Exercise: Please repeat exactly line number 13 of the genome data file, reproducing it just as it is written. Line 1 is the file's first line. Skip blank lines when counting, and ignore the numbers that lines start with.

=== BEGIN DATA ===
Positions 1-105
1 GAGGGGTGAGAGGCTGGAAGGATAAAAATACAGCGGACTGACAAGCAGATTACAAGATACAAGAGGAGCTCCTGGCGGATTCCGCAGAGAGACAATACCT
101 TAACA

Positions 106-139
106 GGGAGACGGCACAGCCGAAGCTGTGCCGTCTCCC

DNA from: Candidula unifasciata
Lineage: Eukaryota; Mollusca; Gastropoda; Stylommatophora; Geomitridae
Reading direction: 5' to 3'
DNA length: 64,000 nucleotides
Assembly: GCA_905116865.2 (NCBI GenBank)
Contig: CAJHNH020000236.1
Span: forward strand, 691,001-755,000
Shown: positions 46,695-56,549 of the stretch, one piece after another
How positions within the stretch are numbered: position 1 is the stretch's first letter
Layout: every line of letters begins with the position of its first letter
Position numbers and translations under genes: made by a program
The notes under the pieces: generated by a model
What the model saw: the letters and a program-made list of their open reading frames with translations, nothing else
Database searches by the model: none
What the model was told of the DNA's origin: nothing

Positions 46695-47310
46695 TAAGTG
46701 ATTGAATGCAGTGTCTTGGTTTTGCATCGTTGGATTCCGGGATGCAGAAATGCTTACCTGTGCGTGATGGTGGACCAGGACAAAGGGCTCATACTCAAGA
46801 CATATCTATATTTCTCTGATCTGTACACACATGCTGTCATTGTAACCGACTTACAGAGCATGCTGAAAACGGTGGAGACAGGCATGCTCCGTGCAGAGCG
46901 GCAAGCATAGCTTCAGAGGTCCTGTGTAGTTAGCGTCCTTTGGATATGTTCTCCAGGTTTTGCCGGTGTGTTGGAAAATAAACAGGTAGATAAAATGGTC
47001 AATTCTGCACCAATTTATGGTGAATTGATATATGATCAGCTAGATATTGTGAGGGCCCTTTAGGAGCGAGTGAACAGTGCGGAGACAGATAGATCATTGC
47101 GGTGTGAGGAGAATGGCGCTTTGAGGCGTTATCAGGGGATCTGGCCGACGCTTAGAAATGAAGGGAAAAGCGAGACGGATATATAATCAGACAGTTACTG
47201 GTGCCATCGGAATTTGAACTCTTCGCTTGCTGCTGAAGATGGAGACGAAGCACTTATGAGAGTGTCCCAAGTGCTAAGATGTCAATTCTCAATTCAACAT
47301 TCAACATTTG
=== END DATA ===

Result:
Shown: positions 46,695-56,549 of the stretch, one piece after another